Job Gains Offer a Brighter Picture of the U.S. Economy

Employers added 531000 jobs in October, a big improvement from the previous month and a sign of optimism as the latest coronavirus surge eases.

By guest authors Nelson D. Schwartz and Talmon Joseph Smith from the New York Times. Nelson D. Schwartz has covered economics since 2012. Previously, he wrote about Wall Street and banking, and also served as European economic correspondent in Paris. He joined The Times in 2007 as a feature writer for the Sunday Business section. Talmon Joseph Smith is an economics reporter for The New York Times based in New York.

The American economy is showing renewed signs of life, with employers hiring workers in greater numbers than they have in months.

The Labor Department reported Friday that payrolls in October jumped by 531,000, the best showing since July. The gains were reflected in a broad variety of fields, led by restaurants and bars, as well as factories, offices and warehouses.

The improvements followed a late-summer lull caused by the latest coronavirus surge and by supply chain problems that have delayed shipments, hampered manufacturers and left gaps on supermarket shelves.

Business leaders and economists said October’s data pointed to faster growth in the final months of the year, especially with shoppers feeling bullish as the holiday season approaches.

“The world is normalizing,” said Brian Moynihan, the chief executive of Bank of America. “We’re winning the war on the virus in Europe and North America, knock on wood. Consumers are spending a lot of money, and people are traveling, going to hotels and taking vacations.”

The report also provided a brighter picture of earlier months. Hiring figures for August and September were revised upward by 235,000, bringing the three-month average for job growth to 442000.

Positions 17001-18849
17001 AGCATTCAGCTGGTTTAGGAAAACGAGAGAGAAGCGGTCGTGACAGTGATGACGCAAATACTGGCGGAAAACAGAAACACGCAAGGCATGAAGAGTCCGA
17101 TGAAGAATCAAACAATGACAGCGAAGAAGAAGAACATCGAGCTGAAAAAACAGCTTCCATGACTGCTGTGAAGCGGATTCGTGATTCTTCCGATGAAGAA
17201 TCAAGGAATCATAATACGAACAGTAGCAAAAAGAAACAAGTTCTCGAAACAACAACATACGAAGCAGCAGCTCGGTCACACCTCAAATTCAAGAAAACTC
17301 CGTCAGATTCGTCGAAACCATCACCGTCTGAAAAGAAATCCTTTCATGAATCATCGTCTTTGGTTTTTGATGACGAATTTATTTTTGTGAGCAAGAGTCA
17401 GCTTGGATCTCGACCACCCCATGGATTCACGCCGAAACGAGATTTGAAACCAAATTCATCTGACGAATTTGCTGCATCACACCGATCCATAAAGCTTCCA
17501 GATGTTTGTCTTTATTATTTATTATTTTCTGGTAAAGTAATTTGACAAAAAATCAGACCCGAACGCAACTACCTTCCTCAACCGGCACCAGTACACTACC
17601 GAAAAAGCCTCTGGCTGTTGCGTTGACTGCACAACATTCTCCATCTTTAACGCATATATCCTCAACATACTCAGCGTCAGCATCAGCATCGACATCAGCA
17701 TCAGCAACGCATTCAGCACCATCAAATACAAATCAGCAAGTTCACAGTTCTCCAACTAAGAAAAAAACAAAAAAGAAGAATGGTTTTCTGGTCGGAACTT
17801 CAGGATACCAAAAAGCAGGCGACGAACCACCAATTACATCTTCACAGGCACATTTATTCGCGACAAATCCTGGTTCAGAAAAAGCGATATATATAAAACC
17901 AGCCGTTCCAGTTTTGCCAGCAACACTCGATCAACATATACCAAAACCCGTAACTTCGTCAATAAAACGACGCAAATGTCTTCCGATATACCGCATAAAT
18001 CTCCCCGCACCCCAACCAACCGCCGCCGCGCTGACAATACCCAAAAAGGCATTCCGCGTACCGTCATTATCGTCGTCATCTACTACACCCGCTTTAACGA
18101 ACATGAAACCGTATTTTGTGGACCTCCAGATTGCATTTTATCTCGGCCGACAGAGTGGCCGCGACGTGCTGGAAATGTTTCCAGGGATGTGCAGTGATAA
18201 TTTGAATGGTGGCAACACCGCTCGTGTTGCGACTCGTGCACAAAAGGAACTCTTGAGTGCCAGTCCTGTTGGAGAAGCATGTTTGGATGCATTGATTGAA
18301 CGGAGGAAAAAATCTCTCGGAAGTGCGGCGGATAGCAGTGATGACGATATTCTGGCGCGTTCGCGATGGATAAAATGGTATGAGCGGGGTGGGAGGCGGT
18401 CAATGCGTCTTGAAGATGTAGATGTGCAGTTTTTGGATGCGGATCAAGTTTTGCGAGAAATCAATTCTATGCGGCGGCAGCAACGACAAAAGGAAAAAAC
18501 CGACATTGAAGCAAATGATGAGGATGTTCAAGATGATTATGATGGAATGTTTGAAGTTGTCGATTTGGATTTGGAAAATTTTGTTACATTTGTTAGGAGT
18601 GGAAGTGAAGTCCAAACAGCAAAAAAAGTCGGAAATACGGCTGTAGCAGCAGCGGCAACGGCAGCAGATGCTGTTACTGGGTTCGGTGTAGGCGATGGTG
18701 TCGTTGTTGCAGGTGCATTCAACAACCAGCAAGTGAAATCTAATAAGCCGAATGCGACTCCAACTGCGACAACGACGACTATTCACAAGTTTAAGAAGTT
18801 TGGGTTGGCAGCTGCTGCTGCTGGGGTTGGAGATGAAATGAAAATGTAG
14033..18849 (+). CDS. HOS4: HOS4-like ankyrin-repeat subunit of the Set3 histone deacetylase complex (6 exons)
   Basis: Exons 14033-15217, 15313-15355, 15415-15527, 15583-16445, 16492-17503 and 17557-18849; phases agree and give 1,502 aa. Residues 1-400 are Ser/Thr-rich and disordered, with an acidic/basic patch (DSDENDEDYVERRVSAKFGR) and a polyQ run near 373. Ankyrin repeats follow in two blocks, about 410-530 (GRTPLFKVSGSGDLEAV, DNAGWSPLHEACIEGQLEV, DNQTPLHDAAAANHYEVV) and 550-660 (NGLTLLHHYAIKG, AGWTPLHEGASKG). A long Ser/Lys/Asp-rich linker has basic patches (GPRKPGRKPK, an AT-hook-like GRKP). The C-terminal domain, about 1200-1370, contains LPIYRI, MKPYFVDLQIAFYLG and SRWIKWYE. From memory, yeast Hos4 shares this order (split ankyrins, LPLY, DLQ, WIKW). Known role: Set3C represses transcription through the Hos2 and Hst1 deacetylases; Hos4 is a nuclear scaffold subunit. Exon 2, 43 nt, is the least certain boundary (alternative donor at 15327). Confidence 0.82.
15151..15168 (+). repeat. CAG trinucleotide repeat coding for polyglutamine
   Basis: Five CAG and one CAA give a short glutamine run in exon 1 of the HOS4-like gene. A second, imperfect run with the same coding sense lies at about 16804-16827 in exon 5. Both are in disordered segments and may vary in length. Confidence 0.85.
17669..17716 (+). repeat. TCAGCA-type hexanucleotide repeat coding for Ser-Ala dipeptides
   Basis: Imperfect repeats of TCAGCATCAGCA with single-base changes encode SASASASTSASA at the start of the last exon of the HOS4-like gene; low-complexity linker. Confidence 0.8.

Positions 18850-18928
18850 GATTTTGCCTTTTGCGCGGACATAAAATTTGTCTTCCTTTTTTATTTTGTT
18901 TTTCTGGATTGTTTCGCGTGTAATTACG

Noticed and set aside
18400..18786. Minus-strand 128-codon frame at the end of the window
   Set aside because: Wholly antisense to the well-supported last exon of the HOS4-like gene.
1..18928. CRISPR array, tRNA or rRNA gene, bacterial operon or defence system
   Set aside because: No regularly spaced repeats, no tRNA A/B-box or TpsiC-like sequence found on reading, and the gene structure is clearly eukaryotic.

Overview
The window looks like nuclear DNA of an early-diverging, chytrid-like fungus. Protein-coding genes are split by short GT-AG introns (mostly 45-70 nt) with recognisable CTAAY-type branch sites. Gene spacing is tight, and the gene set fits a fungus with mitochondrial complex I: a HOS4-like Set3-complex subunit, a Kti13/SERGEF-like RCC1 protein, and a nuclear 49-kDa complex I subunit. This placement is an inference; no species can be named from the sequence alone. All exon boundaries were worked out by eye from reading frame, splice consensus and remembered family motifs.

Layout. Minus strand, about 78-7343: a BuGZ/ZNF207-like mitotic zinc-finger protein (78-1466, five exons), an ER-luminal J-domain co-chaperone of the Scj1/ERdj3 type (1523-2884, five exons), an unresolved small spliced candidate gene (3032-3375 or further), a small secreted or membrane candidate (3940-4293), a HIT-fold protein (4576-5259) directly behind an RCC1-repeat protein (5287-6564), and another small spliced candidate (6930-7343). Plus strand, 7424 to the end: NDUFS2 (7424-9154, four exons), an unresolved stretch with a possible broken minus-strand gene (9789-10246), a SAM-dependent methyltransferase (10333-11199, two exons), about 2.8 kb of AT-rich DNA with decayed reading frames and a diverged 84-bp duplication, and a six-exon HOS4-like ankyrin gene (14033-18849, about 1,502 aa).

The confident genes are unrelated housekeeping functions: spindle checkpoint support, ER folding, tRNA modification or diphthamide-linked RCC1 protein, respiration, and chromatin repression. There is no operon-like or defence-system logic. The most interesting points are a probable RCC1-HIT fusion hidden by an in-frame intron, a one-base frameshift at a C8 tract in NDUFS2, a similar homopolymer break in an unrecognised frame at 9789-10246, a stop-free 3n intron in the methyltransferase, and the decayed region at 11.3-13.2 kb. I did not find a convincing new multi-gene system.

The latest data was welcome news for the Biden administration, which is struggling to win congressional approval of its legislative agenda and endured a disappointing showing by Democrats in elections on Tuesday, November 2, 2021.

“Our economy is on the move,” President Biden declared Friday.

On Thursday, the administration set a Jan. 4 deadline for large companies to mandate coronavirus vaccinations or start weekly tests for workers. Administration officials hope the requirements will foster hiring because workers will be less afraid of contracting the coronavirus.

There are signs that anxiety about the pandemic is easing. Last month, the share of employed people who worked remotely at some point because of the virus fell to 11.6 %  – the lowest level since the pandemic struck –  from 13.2 %  in September.

The unemployment rate fell to 4.6 % from 4.8 %.

“This was a strong employment report that shows the resilience of the labour market recovery from the pandemic,” said Scott Anderson, the chief economist at Bank of the West in San Francisco. “I think we will see a pretty strong bounce back in economic growth in the fourth quarter.”

While the report was overwhelmingly positive, millions of working-age Americans remain on the sidelines despite the improving economy and employers’ complaints of a shortage of workers. The labor force participation rate — the share of working-age people who have a job or are looking for one — was unchanged last month at 61.6 %, disappointing hopes that a tighter job market would lure people back to work. Among those in their prime working years — ages 25 to 54 – the rate rose slightly, to 81.7 %  in October from 81.6 %  in September, but was still far short of the prepandemic level.

The stubbornly low participation rate underscores the pandemic’s economic damage and why it will take time to recover despite strong months like October. Total employment is 4.2 million below — and the unemployment rate remains more than a full pervcentage point above — where it was in February 2020.

Federal Reserve officials initially hoped that the labor market could return to the participation and employment levels that prevailed before the health crisis. The Fed still sees room for improvement, but officials concede that they may have to adjust their expectations.

“The temptation at the beginning of the recovery was to look at the data in February of 2020 and say, ‘well, that’s the goal,’” Jerome H. Powell, the Fed chair, noted during a news conference this week when asked about what constituted full employment.